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Adobe Community Professional ,
Feb 21, 2021 Feb 21, 2021

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As far as I know, when you use the Publish feature the original file is rendered and is reduced to the size determined by the host service.

I am not sure the size is allowed by the individual services, since the Lightroom creative cloud release I use that to share images but I do not think it's anything greater than the smart previews size.

 

Regards, Denis: iMac mid-2015, 5K 27”, GPU 2GB, Ram 24GB, HDD 3TB, macOS 11.2.3, LrC 10.2, Lr 4.1, Ps 22.3, Pr 14.8.0; Camera OM-D E-M1.

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Adobe Community Professional ,
Feb 21, 2021 Feb 21, 2021

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You should be doing a full backup of all your media files (picture, video, music) and documents, etc. Lot's of free file synchronization apps available.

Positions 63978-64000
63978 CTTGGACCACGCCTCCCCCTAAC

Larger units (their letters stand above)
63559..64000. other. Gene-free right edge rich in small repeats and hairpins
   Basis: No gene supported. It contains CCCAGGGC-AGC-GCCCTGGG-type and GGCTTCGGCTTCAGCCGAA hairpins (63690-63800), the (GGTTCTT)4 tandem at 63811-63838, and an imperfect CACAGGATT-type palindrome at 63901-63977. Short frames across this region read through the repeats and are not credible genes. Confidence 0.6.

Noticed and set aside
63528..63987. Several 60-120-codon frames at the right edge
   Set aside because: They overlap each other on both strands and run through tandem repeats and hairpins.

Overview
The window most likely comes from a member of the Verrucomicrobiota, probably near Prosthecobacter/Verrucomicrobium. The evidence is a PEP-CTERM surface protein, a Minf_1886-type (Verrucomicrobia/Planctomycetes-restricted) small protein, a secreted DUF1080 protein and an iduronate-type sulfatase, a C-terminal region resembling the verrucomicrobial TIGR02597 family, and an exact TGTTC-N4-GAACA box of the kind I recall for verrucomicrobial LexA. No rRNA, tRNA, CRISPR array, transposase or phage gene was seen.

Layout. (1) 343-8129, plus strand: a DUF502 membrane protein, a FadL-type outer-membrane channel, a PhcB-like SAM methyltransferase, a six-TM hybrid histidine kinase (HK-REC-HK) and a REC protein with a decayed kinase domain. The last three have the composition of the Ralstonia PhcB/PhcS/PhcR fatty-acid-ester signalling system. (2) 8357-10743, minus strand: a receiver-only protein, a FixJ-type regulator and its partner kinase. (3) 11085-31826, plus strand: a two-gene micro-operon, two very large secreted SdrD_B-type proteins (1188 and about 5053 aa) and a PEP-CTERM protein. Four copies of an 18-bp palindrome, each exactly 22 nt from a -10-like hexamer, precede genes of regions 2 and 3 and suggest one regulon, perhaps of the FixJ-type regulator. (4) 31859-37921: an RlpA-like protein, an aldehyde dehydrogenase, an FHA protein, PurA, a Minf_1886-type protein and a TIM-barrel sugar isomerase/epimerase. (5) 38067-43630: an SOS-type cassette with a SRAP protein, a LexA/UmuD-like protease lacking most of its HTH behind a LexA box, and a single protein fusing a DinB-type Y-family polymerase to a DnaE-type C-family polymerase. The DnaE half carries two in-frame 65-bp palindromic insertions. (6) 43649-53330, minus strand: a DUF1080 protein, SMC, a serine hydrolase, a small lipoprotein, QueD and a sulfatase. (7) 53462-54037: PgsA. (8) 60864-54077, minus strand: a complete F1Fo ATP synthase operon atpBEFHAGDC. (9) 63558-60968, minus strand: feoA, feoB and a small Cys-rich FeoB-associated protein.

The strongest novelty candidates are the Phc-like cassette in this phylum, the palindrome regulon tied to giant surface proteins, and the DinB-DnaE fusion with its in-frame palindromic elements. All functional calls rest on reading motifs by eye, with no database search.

https://en.wikipedia.org/wiki/Comparison_of_file_synchronization_software

 

In addition to your pictures and LrC catalog file(s) there are other files you should be backing up.

 

https://www.lightroomqueen.com/backup-lightroom-files/

 

 

 

 

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Adobe Community Professional ,
Feb 21, 2021 Feb 21, 2021

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On the surface your idea looks like it could work. There are objections in this thread based on the correct idea that you should back up originals and not edited exports, but Publish Service can do that: Just as in the Export dialog, the Format menu in Publish Services does offer an Original option, which means literally the original file, as imported, with no edits. As long as you also back up the Lightroom Classic catalog so that you have the edits, you could in theory use the Hard Drive Publish Service to maintain a second copy of all originals.

 

However, it looks like there is another potentially fatal flaw that is the real reason the Publish Service probably won’t help you: The Publish Service does not preserve the original folder hierarchy. I tested adding images from different folders to the Publish Service, and just as I suspected, it dumps them all in the single destination folder that you set up for it. This would make it impractical to restore from the Publish Service backup, because all images would be in one incredibly large folder, and you would have to reconstruct and name every subfolder in the tree by hand before letting Lightroom Classic relink to them.